10 Commandments For Writers Online

For all of you who are trying to carve out a career as a writer, here's a little advice that might smooth the way and remove some of the stress.

1. Don't kill the messenger.

When someone offers a report or just negative comments about a publisher or about self-publishing authors or about any of the writer mills for which you may be working in order to get your foot in the door, don't feel compelled to launch an offensive on the person making the report or comments.

2. Do feel compelled to discover your own truths.

If you wish to be an indie author, but your writing friends disdain that path, then grow a thick skin and prepare to prove them wrong. Or get a new set of friends who support your efforts.

Take all comments in stride and do your own research to discover whether they are valid or not. If you’re writing for a publisher that is roundly criticized, then do your own fact checking to see if your experience is unique or the report is false. Search engines make it easy to discover the truth or falseness of a claim.

3. Don't fail to read the Terms of Service.

No exceptions. For any business for whom you intend to write or any website with which you plan to self-publish or for anything that requires you to agree to Terms of Service, ALWAYS read the TofS so you know exactly to what you are agreeing, how your content will be used, how and when you will be compensated, what rights if any you are selling, and how your private information will be used.

4. Do know what remedies are available to you if things go badly.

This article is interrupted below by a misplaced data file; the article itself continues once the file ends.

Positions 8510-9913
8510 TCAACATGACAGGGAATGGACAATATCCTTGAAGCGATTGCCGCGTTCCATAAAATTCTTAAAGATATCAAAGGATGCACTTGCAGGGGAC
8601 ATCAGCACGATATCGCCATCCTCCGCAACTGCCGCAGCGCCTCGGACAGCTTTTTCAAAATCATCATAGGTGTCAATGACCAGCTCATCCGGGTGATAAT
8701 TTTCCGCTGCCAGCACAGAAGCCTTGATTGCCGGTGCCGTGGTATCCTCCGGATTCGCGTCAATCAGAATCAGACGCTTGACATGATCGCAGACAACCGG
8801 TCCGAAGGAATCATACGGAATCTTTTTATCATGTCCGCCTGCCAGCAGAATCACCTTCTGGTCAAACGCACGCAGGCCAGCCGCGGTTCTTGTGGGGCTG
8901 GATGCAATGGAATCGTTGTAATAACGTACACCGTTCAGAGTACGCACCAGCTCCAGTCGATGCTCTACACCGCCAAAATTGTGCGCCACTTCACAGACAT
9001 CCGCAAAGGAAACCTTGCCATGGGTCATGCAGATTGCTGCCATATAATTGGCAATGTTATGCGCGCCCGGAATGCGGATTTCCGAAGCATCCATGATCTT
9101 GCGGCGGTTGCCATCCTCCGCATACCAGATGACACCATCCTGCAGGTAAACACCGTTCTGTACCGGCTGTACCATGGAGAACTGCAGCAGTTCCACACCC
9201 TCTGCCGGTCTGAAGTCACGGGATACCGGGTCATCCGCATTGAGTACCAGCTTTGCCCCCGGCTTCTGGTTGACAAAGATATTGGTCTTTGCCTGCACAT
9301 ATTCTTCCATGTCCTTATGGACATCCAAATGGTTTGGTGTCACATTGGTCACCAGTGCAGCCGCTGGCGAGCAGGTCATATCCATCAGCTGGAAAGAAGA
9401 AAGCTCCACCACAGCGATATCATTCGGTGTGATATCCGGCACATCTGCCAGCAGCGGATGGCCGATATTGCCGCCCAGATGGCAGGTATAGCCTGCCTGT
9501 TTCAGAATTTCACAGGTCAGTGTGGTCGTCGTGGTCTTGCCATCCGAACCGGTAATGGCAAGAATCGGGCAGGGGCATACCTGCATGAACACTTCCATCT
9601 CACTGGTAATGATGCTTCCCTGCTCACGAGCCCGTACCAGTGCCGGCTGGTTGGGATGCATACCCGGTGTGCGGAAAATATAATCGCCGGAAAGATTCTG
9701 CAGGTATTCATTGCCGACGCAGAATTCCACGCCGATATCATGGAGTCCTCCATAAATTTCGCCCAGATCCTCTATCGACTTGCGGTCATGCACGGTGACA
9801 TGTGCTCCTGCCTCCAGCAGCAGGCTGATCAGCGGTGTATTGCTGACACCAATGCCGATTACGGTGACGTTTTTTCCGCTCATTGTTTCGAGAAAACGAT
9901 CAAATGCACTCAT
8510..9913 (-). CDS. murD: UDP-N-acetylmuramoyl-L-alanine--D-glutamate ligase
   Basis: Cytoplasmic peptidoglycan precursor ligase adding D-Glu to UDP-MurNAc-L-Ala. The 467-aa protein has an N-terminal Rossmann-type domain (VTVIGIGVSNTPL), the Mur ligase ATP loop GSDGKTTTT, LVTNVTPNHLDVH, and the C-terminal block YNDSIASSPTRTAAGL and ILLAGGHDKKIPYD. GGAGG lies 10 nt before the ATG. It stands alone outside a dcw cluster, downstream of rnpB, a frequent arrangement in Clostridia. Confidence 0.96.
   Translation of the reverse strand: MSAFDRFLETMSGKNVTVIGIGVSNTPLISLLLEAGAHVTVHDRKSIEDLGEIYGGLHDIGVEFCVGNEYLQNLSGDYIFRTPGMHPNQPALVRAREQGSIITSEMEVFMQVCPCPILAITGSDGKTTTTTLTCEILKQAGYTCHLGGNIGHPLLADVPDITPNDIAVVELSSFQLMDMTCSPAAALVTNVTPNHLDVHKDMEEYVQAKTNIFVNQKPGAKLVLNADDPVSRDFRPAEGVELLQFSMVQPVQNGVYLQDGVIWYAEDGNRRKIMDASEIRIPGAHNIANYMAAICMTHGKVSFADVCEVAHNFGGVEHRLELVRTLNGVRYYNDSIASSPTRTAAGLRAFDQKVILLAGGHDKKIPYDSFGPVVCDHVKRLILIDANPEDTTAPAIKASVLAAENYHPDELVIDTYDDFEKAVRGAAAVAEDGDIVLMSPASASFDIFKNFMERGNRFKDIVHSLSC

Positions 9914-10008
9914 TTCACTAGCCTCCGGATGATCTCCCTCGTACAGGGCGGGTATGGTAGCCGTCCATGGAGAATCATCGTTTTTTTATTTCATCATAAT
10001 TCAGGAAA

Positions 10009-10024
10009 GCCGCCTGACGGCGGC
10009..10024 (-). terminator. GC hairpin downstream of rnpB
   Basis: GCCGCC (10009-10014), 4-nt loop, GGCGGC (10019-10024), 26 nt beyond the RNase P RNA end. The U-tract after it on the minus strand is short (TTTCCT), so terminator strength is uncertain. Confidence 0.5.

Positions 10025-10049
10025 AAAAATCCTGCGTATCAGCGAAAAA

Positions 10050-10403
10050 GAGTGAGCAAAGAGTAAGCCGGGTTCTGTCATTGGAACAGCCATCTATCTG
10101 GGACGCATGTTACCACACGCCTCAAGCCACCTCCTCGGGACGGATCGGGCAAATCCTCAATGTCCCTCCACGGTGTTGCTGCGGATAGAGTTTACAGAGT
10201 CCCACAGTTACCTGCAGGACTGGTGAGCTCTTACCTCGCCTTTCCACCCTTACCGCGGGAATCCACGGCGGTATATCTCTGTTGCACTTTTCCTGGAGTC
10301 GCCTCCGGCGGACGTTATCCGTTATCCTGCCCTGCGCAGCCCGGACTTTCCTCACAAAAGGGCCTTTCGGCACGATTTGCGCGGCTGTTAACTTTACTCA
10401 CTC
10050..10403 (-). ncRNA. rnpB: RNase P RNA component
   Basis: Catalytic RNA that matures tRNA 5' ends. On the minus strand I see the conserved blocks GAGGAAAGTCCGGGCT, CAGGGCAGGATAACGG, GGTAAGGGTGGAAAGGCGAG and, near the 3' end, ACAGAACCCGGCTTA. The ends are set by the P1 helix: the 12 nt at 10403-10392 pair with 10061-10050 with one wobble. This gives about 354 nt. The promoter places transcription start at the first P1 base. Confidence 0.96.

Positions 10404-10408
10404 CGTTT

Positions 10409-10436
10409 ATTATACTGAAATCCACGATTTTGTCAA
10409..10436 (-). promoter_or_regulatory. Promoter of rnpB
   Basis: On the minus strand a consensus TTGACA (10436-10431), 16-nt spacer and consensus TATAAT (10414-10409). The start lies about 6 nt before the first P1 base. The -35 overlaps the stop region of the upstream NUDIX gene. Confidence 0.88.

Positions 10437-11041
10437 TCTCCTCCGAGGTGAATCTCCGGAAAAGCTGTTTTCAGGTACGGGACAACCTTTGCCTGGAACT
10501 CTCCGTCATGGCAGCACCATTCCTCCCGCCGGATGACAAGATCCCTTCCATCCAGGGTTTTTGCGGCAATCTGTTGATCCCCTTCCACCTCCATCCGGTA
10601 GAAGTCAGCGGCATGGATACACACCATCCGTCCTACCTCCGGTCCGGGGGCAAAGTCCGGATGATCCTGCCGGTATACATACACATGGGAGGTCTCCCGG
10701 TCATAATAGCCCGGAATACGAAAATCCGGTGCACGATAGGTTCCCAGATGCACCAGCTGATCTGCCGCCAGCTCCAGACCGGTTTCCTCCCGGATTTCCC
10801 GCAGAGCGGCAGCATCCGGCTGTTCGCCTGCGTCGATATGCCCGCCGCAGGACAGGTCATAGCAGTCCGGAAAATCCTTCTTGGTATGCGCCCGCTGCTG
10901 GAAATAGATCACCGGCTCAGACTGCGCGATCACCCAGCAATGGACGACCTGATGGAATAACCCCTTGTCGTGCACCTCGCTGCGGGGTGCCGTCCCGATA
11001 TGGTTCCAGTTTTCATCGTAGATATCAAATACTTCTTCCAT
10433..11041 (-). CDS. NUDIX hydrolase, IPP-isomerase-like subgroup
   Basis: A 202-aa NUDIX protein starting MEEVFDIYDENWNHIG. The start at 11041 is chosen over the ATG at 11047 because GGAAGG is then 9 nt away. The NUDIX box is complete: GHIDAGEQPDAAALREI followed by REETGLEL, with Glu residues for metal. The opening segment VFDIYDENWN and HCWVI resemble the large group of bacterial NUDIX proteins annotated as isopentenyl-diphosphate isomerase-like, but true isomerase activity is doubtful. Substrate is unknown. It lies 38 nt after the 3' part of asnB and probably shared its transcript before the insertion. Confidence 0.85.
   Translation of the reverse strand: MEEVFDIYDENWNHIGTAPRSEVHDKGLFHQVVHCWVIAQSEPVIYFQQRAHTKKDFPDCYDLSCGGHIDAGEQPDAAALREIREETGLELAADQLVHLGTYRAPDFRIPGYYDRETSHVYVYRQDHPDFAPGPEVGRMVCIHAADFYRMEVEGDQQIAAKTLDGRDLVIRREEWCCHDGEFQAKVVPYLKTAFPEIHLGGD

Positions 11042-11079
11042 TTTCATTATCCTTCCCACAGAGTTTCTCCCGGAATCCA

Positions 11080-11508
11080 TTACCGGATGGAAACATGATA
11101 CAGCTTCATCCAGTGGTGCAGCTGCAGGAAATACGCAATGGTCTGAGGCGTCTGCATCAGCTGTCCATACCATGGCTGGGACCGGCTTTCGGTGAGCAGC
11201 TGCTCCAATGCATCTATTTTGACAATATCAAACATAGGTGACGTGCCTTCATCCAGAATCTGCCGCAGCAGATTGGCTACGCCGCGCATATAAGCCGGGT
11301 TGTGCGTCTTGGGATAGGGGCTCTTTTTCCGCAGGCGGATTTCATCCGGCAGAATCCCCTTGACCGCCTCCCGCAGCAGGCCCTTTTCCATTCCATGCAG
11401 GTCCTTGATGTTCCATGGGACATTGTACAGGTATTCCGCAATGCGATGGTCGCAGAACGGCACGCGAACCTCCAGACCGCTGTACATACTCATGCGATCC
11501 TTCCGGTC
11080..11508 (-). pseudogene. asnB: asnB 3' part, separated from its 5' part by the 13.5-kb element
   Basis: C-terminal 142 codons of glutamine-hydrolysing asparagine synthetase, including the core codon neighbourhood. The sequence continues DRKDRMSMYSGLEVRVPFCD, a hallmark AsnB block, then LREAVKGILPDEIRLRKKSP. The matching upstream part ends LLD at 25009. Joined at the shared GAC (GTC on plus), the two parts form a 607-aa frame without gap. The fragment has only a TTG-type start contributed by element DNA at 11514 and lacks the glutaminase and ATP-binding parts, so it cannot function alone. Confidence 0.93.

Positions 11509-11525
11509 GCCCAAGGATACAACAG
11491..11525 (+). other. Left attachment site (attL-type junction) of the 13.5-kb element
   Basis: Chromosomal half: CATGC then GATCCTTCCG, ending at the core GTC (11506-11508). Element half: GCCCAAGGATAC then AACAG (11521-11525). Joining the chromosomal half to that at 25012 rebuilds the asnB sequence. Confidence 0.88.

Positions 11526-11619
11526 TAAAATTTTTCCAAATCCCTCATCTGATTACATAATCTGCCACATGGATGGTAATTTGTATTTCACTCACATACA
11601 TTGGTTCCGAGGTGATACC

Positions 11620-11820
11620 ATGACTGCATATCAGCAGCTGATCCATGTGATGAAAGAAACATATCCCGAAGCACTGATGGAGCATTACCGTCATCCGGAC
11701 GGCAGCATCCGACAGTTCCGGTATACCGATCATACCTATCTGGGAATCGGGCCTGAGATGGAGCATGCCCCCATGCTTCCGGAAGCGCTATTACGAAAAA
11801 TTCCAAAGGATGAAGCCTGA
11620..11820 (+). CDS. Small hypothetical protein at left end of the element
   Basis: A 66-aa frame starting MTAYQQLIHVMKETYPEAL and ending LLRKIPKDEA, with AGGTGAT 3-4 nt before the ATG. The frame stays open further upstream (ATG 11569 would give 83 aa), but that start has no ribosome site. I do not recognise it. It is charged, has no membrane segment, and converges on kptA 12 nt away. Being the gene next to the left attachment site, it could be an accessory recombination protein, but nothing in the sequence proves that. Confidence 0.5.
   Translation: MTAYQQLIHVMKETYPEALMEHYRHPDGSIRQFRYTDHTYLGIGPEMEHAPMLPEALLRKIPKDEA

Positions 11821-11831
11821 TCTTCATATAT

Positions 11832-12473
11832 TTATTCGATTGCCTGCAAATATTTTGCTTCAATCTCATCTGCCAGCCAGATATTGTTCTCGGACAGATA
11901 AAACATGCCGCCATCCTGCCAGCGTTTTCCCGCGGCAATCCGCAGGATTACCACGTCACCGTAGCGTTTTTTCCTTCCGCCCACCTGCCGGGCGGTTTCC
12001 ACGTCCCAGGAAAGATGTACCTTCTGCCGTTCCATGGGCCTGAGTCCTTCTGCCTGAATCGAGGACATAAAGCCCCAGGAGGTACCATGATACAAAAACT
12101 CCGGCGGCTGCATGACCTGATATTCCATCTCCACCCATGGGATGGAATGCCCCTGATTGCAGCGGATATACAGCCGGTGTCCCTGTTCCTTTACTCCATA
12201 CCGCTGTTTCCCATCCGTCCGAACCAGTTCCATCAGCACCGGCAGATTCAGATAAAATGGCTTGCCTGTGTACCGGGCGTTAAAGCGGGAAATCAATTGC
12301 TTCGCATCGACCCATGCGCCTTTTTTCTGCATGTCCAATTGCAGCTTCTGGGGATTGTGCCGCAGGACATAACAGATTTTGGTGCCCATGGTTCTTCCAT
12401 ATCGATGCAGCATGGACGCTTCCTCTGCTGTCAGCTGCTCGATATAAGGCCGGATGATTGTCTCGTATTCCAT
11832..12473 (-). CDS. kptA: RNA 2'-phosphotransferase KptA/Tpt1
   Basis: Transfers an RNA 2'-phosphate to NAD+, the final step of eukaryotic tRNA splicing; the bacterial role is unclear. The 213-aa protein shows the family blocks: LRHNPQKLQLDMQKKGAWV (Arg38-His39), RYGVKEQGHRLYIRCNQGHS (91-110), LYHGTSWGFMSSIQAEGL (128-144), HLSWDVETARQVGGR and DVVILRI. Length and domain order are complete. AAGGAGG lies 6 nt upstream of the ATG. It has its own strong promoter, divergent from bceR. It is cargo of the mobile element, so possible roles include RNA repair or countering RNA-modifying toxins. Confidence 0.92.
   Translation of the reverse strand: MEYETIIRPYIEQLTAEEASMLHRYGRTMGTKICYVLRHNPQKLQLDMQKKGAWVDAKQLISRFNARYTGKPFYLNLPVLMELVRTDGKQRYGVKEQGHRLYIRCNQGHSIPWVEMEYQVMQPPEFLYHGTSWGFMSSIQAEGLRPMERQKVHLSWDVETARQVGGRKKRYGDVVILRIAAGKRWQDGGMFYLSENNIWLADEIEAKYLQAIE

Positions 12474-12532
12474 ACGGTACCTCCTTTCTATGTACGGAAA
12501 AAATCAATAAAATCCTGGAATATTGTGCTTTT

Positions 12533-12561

In a writing career, as in life, things often go badly. Always know what you can do if that happens. In advance, think about the worst thing that can happen and have a plan to deal with that. Try to find a positive in every negative situation. Always have a plan B. And C, D, E, etc. Whatever it takes.

5. Don't accept rudeness from anyone.

Rudeness should not be tolerated in professional writing relationships whether it’s writer to writer, reader to writer, writer to publisher, or vice versa on all these. A true professional knows how to critique in a way that helps the writer produce better copy. A pro editor or agent should want to build a solid relationship with writers where respect is given on both sides of the desk.

Every person, editors and agents, have someone to whom they answer. Find out who that someone is and file a complaint if you feel you must, but be sure you are prepared to deal with the fallout and also be sure you can back up your complaint with evidence, not hearsay. Keep a paper trail of correspondence and be ready to produce it.

6. Do meet rudeness, if you get it, with calm professionalism.

A writer should never engage in a dialogue with anyone who has posted a bad review. Nothing good ever comes of it. Shrug it off, ignore the stings, and do what you do best–write. Live Coco Chanel’s creed: ‟The best revenge is living well.”

7. Don't let others make your decisions.

Read, research, and reflect. Draw your own conclusions. If Ima Writer says the company you write for sucks, don't feel bad even if you personally agree. You have your own reasons for staying with them. If she says a company is wonderful, but you don't think so, don't feel as if you have to persuade her to avoid them. She has her reasons just as you have yours.

8. Do make conscious choices about what you write and for whom you write and for what compensation.